all the persons.

Jesus Christ is the Son of God by eternal generation of the SUBSTANCE of the Father: -yet, he is not the Son of the ESSENCE; nor is the Father's SUBSTANCE the matter out of which he is begotten.—The persons are begotten in the essence:—yet, but one person is said to be begotten.

The Son is a second person in Deity, the Holy Ghost a THIRD:~the Son was begotten in the Father's essence,-received his personal subsistence by generation and communication; and the Holy Ghost, by procession and communicationi froin the Father and the Son:-ýet all the persons in Deity are, and will be, what they always were, eternally, unchangeably the same.

The Father is of none; he hath the essence of himself; the Son is from the Father's essence; and the Holy Ghost from both:-yet, no essential difference among the persons; they are the same in substance or essence; no superior or inferior; no prior or posterior.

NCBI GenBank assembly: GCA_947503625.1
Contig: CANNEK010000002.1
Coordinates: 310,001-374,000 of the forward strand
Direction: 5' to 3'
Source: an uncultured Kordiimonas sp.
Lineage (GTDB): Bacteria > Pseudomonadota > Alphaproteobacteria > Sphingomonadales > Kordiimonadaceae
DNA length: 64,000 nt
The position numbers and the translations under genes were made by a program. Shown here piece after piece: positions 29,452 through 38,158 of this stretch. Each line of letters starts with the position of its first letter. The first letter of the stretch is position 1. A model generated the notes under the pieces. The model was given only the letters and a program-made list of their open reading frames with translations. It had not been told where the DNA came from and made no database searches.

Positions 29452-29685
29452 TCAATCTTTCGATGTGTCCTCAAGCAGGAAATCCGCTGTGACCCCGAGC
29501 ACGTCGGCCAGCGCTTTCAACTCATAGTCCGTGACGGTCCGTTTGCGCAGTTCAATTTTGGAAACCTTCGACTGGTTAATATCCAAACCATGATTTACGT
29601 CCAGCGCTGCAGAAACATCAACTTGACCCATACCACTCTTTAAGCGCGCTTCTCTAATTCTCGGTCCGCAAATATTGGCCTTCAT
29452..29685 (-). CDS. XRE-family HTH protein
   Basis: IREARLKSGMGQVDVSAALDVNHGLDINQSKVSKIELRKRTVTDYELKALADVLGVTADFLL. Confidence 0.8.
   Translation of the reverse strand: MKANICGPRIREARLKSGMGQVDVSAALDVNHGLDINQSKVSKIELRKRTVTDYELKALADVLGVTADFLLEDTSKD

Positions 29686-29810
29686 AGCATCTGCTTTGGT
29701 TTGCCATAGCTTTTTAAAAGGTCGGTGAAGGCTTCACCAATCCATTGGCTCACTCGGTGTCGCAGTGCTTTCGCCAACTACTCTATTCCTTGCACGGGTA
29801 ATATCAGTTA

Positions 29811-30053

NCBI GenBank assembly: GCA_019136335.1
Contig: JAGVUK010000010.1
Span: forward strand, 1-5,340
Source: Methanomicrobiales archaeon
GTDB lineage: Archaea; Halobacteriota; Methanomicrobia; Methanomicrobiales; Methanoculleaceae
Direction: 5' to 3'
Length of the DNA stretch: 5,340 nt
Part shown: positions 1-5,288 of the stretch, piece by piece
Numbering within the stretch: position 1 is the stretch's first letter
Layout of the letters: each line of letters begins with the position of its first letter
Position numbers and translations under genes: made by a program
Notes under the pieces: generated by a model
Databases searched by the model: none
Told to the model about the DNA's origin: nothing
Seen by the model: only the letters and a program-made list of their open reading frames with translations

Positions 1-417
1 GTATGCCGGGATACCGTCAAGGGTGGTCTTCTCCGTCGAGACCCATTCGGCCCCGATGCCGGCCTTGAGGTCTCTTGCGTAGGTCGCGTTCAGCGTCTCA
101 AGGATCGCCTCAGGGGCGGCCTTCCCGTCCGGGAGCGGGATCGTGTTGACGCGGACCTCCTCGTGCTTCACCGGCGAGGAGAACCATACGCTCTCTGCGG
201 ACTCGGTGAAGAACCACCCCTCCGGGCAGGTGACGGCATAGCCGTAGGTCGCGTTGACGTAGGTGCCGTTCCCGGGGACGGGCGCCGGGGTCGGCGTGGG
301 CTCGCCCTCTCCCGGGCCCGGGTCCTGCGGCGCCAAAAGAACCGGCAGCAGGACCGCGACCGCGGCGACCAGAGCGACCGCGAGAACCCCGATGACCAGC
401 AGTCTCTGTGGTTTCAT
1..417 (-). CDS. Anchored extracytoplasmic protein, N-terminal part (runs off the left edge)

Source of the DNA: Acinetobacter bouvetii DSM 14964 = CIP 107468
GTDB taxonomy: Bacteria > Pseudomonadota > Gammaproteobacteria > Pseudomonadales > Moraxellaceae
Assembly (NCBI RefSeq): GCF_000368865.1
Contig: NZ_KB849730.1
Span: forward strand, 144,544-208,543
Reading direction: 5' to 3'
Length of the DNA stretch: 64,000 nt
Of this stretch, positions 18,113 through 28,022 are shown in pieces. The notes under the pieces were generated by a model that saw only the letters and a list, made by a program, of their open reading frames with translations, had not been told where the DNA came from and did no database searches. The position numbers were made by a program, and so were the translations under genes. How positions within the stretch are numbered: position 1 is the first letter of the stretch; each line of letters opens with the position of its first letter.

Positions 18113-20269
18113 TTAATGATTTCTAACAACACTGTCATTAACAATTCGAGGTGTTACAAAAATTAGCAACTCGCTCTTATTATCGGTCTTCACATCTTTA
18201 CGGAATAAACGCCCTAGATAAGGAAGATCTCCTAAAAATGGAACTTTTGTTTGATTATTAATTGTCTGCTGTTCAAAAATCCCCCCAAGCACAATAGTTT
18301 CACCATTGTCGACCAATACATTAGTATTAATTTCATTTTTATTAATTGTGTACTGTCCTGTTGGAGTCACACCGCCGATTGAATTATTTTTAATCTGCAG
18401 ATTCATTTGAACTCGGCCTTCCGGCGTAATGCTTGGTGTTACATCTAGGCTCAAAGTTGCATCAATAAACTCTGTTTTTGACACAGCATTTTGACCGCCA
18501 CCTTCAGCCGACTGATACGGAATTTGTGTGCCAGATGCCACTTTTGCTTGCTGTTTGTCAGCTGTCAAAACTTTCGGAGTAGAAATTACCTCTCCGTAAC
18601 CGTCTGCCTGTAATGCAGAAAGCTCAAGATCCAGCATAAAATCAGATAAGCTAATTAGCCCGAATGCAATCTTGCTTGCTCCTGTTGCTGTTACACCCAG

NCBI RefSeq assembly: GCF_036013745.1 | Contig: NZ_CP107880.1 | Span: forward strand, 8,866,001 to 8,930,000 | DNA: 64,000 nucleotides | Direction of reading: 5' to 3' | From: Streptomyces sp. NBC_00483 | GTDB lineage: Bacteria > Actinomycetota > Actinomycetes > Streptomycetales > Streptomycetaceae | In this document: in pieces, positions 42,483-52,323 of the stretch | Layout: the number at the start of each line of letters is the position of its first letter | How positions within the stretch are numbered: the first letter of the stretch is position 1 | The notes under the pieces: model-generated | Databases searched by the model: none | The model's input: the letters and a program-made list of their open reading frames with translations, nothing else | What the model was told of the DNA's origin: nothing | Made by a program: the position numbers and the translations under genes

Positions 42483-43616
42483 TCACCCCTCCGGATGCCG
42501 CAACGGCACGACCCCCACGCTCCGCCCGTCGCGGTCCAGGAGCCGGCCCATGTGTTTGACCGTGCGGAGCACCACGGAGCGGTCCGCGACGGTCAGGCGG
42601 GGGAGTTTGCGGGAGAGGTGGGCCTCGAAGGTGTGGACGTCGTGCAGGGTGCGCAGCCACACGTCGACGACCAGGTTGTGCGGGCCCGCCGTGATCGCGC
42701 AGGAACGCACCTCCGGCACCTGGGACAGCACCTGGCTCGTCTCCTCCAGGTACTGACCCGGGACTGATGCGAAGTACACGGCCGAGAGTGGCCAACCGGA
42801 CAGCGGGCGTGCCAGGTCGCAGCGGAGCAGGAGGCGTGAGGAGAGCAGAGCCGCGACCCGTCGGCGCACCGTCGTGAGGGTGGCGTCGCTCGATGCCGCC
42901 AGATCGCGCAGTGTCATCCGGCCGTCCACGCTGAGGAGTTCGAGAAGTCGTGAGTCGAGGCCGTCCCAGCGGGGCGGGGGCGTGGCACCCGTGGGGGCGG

The divine personalities of the Son and Holy Ghost, are derived by communication; the one

2

by generation, the other by procession:yet all the persons in Deity are self-existent. (All that is in Deity must necessarily and eternally exist.)

The Son is all that the Father is:yet, he is not of himself, which the Father is.-Not unbe. gotten, which the Father is.-The Son can do all that the Father does :—yet cannot beget a Son in his own nature, which the Father does. There is no end of absurdities here; however, I shall only mention one more.

Jesus Christ was a Son previous to, or before he was a mediator:—yet Jesus Christ was anointed as mediator from all eternity.

US.

Many such contradictions might be collected from this human system; and still more from the works of such as have appeared in defence of it. These few are sufficient to shew how contrary it is to itself, and also to the revelation God hath given